Sea Turtle Tracking
Since the start of the VIZ - Sydney Diving Visibility Reports in 2019 we have been collecting reports of sightings of sea turtles with the goal of understanding their presence patterns through time series. Surely we are no scientists, we do it for fun, but we like to think we are contributing to the local knowledge, especially when filling knowledge gaps like knowing how many different sea turtles are spotted around Sydney and their presence pattern.
Sea Turtles are found within a huge range of latitudes, from Japan to our coast all the way down to Narooma. For many countries, seeing a sea turtle in the wild is synonymous of extensive travelling to tropical destinations, but thanks to the East Australian Current we find them right at our doorstep, one of the last stops in their North-South journey.
These are the different individuals that we have been able to identify by collecting and analyzing all the pictures posted on VIZ. By comparing the patterns on the skin and the shell we can link a sighting (picture) to a sea turtle in our database or create a new record if there is no match. The goal is to have a sense of how many different sea turtles are spotted in Sydney and how long they stay, which is an information that has never been available before. It's a significant investment of time, but it allows to preserve and share the information contained in the visibility reports, that otherwise would sink into oblivion in the Facebook feed.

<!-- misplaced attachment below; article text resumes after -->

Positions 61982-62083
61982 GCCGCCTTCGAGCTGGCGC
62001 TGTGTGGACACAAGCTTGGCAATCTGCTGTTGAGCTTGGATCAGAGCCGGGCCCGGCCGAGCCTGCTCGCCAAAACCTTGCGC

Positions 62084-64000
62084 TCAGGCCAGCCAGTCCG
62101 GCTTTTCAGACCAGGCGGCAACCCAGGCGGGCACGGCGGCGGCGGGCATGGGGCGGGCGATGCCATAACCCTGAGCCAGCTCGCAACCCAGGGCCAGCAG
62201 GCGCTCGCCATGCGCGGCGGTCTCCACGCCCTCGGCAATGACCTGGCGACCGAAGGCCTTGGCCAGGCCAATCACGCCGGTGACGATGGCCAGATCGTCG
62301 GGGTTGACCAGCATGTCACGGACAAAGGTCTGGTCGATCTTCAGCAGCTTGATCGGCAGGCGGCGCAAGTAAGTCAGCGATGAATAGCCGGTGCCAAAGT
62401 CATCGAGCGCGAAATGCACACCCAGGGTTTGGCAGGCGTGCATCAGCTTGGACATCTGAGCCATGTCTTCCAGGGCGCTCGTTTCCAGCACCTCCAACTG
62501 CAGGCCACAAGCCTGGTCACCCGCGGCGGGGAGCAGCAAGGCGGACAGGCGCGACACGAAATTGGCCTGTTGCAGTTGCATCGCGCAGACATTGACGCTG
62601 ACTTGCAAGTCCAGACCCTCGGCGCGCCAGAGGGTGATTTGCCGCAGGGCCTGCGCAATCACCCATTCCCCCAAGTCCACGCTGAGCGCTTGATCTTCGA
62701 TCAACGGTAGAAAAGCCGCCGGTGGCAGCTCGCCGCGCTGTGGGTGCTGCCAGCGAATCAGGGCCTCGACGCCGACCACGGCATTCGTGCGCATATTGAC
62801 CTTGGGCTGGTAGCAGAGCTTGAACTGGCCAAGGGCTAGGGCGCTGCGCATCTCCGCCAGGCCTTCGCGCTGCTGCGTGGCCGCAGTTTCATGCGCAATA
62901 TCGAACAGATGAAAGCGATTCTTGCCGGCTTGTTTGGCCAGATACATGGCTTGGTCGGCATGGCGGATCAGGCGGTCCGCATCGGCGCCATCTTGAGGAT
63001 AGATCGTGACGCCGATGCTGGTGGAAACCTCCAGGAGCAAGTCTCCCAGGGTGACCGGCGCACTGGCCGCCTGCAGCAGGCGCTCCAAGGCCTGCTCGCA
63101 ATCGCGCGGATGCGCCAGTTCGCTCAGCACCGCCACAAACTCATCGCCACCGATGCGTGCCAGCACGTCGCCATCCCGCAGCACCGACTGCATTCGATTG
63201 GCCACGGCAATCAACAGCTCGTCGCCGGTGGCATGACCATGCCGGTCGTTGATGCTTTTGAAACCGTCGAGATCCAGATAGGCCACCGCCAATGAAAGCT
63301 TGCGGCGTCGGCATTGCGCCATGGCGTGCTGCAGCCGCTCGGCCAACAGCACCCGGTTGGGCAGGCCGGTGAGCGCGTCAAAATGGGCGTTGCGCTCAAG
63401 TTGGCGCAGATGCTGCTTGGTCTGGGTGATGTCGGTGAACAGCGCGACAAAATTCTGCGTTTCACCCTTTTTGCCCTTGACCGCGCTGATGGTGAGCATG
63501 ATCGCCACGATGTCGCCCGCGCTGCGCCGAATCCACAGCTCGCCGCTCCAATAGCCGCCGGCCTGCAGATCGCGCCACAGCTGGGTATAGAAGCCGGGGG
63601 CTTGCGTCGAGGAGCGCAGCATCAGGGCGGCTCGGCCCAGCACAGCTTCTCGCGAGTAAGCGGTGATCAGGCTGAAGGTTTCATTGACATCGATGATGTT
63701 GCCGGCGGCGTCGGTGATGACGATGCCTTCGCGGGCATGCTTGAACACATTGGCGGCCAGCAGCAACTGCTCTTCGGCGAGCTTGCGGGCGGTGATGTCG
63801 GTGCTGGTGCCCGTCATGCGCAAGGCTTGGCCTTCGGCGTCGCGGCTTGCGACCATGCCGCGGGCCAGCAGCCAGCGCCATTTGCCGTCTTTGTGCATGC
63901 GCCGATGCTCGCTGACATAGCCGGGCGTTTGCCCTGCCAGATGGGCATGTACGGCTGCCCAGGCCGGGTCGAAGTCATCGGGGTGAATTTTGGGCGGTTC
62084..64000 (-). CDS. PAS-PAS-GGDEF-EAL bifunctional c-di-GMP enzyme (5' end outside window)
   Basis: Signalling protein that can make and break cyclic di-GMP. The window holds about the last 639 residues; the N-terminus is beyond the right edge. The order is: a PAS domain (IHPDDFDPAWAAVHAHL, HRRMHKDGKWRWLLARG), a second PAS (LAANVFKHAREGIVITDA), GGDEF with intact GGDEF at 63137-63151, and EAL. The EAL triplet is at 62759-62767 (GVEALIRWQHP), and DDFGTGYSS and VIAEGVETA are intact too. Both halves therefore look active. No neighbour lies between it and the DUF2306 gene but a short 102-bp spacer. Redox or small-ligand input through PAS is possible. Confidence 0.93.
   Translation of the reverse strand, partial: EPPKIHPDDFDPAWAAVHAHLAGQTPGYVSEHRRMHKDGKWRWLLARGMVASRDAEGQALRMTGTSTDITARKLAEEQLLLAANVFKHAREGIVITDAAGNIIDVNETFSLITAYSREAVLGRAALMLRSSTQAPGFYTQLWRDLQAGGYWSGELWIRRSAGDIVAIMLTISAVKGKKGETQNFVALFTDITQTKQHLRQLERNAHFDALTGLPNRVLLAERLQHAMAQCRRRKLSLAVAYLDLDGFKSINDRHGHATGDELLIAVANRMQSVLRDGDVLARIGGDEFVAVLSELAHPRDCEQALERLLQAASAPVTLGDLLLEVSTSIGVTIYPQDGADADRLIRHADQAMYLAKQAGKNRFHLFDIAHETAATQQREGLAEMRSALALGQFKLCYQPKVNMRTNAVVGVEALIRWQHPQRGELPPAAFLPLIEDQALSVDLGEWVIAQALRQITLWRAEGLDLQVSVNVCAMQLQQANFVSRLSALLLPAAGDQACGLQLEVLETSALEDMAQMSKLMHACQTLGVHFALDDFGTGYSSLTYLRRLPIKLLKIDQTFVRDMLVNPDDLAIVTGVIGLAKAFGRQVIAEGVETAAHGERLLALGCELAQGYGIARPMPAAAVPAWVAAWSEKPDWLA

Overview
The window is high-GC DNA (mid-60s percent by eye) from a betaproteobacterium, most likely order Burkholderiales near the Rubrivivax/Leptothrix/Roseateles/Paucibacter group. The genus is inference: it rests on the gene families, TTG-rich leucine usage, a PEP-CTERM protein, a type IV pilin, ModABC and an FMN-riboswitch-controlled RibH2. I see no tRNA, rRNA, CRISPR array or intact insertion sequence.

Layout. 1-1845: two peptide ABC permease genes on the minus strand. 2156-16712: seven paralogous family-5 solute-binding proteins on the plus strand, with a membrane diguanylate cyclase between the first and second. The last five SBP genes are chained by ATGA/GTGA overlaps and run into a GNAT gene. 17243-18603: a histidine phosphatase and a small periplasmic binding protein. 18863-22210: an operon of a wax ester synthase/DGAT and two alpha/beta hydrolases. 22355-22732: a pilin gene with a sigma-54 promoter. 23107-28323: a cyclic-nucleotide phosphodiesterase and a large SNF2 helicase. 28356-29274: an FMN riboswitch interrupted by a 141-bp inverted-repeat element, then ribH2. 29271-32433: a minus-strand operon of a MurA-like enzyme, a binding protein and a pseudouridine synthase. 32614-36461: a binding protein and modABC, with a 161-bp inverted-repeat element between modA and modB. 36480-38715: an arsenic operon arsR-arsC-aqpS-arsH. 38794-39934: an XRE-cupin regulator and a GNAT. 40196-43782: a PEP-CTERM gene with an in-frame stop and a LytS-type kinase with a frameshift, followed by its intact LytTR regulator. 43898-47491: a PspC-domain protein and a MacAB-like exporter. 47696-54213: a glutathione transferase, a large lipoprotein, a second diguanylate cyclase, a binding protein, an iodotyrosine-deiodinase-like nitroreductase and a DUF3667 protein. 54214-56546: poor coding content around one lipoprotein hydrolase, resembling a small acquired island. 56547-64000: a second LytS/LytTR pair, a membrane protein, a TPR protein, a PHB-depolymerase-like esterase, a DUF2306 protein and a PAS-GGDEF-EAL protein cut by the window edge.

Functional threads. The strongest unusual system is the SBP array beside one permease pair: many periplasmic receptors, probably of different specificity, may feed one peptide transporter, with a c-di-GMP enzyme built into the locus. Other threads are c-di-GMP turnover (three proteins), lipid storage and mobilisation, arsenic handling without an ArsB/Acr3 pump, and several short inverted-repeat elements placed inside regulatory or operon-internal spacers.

We also track other 9 species, not individuals but observed quantity, to know more have a look at the FAQ.
Interesting observations by looking at the data (as of 6/2022)
Most of the turtles have been identified in the period 6/19-6/22, plus some coming from pictures retrospectively collected from 2015 to 2019.
85% of them are Green Turtles (Endangered) and 15% Hawksbill (Critically Endangered).
A number of sea turtles stayed in one site for weeks or months before disappearing and then reappearing months after in the very same place.
No turtle has ever been found in more than 1 of the 12 sites monitored: either they don't move from their elected site or they leave the region, and when they return they pick always the same site.
July has been the month with more individuals spotted (see graph above), which is interesting considering that the natural drop of divers during the cold season would have suggested otherwise.
The turtle presence across time (green) and the time spent in rehabilitation (yellow). The table spans to before the start of the project (6/2019) thanks to additional pictures that we have been collecting retrospectively